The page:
“I am always thinking for the best. There is always a solution in life. This is what my father has taught me: to always face difficulties and hope for the best.”
This is how one elderly person describes the key to long life, part of a fascinating new study by the University of California San Diego School of Medicine. It reports that such optimism, along with stubbornness, a love for family and country, and a willingness to work hard are traits common among a group of Italians aged ninety to 101.
However, before you decide that optimistic stubbornness is all you need to live longer, take note: other studies claim that owning a dog, drinking coffee, and doing more push-ups and sit-ups contribute to longevity. But another study warns that too much exercise can raise your risk of an early death.
Here’s a fact: no matter how long you live, you won’t live on this planet forever.
If we will all die (unless the Lord returns first), why do we try so hard to fight the fact of our mortality?
Jesus is still the Great Physician
One reason is God-given: our Lord cares about our physical health.
Jesus was noted far and wide for his healing ministry (Matthew 4:23–25). The apostles were famous for the healing power of the Spirit at work through them (Acts 5:12–16). The apostle John prayed for Gaius “that all may go well with you and that you may be in good health, as it goes well with your soul” (3 John 2).
God calls physicians and scientists to partner with him in healing bodies today. When a baby born with her heart outside her body survived because of extraordinary medical care, I believe her Father in heaven rejoiced.
In my work as Resident Scholar for Ethics with Baylor Scott & White Health, I have marveled at the God-given talents of doctors and care providers. A baby was born recently at Baylor University Medical Center in Dallas as the result of a transplanted uterus—the first in the US. Many patients who would have died just a few years ago are experiencing remarkable health through genetic medicine advances.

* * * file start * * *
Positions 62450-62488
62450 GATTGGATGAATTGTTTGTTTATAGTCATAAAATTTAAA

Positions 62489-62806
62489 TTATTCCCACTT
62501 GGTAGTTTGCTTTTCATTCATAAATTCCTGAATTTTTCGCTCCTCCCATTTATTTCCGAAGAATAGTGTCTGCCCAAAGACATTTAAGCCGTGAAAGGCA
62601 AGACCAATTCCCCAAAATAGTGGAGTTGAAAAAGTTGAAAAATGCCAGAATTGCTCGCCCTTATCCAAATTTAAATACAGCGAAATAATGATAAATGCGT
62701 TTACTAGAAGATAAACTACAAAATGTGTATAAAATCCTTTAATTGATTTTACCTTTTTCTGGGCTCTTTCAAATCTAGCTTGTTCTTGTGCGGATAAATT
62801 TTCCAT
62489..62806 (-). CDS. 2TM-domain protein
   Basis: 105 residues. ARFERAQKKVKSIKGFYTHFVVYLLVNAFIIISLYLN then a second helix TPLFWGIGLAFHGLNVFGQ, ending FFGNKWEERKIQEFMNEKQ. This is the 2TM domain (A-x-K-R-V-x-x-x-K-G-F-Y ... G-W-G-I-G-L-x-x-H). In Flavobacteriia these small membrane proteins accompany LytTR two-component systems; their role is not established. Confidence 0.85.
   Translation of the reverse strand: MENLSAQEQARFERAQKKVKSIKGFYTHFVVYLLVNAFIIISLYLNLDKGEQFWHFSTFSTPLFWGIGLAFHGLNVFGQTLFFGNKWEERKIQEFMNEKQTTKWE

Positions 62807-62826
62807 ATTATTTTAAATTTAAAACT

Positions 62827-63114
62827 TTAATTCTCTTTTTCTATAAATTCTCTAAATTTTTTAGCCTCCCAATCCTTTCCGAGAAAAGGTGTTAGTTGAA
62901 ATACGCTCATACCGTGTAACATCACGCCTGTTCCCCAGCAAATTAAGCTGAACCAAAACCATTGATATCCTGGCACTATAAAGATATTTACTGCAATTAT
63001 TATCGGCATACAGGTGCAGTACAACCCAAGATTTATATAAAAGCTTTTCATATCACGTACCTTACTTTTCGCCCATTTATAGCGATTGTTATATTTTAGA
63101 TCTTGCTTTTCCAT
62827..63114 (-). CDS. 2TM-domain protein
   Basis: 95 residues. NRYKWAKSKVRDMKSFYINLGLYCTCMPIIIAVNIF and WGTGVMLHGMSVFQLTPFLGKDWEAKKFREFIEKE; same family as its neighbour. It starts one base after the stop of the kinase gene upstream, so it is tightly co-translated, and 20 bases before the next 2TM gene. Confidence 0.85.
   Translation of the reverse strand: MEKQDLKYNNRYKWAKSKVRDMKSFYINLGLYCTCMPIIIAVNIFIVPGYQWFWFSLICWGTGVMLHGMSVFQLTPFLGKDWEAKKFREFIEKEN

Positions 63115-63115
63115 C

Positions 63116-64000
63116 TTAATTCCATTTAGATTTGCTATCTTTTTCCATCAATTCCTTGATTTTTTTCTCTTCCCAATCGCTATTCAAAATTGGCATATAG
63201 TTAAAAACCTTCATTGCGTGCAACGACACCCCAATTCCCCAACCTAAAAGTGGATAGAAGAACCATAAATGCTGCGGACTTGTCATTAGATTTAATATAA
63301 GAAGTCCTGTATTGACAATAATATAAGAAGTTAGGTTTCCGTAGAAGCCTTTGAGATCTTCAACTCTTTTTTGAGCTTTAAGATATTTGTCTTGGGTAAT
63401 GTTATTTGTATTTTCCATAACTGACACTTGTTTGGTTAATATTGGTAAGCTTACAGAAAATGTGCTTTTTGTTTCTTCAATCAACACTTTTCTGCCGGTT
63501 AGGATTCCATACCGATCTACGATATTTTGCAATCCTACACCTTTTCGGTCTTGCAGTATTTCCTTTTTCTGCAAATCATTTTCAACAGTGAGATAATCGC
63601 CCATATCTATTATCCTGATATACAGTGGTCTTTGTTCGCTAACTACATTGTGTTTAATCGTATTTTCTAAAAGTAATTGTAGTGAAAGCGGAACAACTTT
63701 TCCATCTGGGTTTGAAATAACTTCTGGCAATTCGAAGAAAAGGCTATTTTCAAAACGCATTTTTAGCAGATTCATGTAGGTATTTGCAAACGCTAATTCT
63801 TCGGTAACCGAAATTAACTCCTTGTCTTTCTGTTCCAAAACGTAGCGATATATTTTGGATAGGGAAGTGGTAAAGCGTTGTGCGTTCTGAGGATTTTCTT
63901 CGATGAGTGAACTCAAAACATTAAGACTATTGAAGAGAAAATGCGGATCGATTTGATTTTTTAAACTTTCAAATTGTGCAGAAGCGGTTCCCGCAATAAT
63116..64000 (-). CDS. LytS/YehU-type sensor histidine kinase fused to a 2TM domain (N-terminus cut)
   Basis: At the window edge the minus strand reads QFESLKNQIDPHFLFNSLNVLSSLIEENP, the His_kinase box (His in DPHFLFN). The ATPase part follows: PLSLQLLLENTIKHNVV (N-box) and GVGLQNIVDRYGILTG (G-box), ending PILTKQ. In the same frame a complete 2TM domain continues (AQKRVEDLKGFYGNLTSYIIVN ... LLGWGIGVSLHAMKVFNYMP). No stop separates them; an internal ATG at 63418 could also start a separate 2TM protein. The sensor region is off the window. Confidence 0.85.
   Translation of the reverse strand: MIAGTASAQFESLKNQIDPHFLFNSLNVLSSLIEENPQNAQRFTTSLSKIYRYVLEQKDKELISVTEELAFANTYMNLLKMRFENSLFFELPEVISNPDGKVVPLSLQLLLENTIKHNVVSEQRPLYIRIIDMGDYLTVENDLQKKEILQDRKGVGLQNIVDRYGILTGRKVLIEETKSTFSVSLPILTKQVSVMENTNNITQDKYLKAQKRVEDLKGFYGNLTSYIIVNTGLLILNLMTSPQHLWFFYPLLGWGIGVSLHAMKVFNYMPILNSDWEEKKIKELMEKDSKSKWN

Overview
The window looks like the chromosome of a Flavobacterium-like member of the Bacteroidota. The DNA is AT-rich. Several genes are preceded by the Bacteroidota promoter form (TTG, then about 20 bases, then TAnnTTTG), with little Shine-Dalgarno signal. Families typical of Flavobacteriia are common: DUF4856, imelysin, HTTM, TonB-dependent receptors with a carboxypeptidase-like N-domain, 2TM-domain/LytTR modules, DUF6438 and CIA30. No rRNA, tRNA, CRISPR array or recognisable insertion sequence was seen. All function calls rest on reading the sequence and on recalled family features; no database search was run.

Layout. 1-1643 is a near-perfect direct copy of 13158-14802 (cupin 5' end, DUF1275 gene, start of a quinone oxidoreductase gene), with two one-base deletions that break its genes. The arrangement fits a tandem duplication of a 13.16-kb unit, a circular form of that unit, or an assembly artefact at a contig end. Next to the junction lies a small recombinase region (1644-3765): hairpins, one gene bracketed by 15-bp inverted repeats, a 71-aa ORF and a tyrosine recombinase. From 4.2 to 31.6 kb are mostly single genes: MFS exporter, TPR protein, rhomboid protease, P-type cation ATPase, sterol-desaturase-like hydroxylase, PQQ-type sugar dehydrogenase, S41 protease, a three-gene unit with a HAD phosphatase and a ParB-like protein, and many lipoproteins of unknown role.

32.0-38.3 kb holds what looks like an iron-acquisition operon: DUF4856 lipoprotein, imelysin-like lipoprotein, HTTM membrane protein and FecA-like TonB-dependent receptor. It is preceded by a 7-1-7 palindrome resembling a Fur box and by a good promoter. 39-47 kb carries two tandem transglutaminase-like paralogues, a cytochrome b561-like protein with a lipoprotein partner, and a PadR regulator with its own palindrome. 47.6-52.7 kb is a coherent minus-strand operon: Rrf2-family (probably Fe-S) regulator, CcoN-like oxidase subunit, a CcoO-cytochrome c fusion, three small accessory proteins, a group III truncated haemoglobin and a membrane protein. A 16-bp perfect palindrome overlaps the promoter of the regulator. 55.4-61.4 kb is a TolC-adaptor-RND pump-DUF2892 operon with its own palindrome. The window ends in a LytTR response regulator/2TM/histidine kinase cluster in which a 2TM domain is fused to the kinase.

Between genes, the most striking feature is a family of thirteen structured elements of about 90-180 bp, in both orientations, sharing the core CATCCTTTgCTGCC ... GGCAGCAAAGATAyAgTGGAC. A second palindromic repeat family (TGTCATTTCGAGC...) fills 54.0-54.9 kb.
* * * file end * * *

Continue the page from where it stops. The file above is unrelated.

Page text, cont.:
God wants us to care for our physical bodies even as we care for our souls. He grieves when we are sick and suffering and wants us to pray for health and long life. Christians never truly die—the moment we take our last breath on earth, we take our first breath in heaven (Luke 23:43; Philippians 1:21). But we should seek to glorify God on earth as long as we are on earth.
Death is still the great enemy
A second fact seems contrary to the first: death is “the last enemy to be destroyed” (1 Corinthians 15:26). It is especially frightening for those who are not prepared to face it. If you’re not sure where you will go when you die, it’s clearly not safe to die.
Note the many ways we seek to ignore or obfuscate the reality of our mortality. We use euphemisms such as “he passed on” or “she left us” to avoid saying that a person “died.”
There was a day when nearly every funeral I conducted included an open casket and a processional past the deceased person’s body. Today there is seldom an open casket even at the cemetery or a body present at the memorial service. This change is in part a way of giving families privacy at the graveside service, but it is also a way for some to avoid the fact of death.
If I don’t know where a road leads, I’ll avoid taking it. If I’m already on such a road with no exit ramps in sight, I’ll avoid thinking about its destination. I’ll focus on the journey, ignoring the fact that it will end one day.
This refusal to confront our mortality is a very effective tool of the devil in keeping people from considering their need for Jesus. In The Screwtape Letters, C. S. Lewis quoted a demonic tempter: “The safest road to Hell is the gradual one—the gentle slope, soft underfoot, without sudden turnings, without milestones, without signposts.”
That’s why followers of Jesus need to be courageous in talking to people about their need for Jesus. I know that such conversations can seem confrontational. But if you were an oncologist and knew a patient had cancer, would you risk hurting their feelings to tell them their condition? If you had the cure for their disease, would you pay any personal price to share it with them?
The measure of our love for lost people is our willingness to tell them they are lost.
If you have trusted Jesus with your eternal salvation, would you thank him right now for his saving love? He came at Christmas, died on Good Friday, and rose on Easter just for you. Would you thank him for those who brought you to him? And would you ask him to use your life and words today to lead someone else to him?
Billy Graham is right: “Heaven is real and hell is real, and eternity is but a breath away.” Are you ready?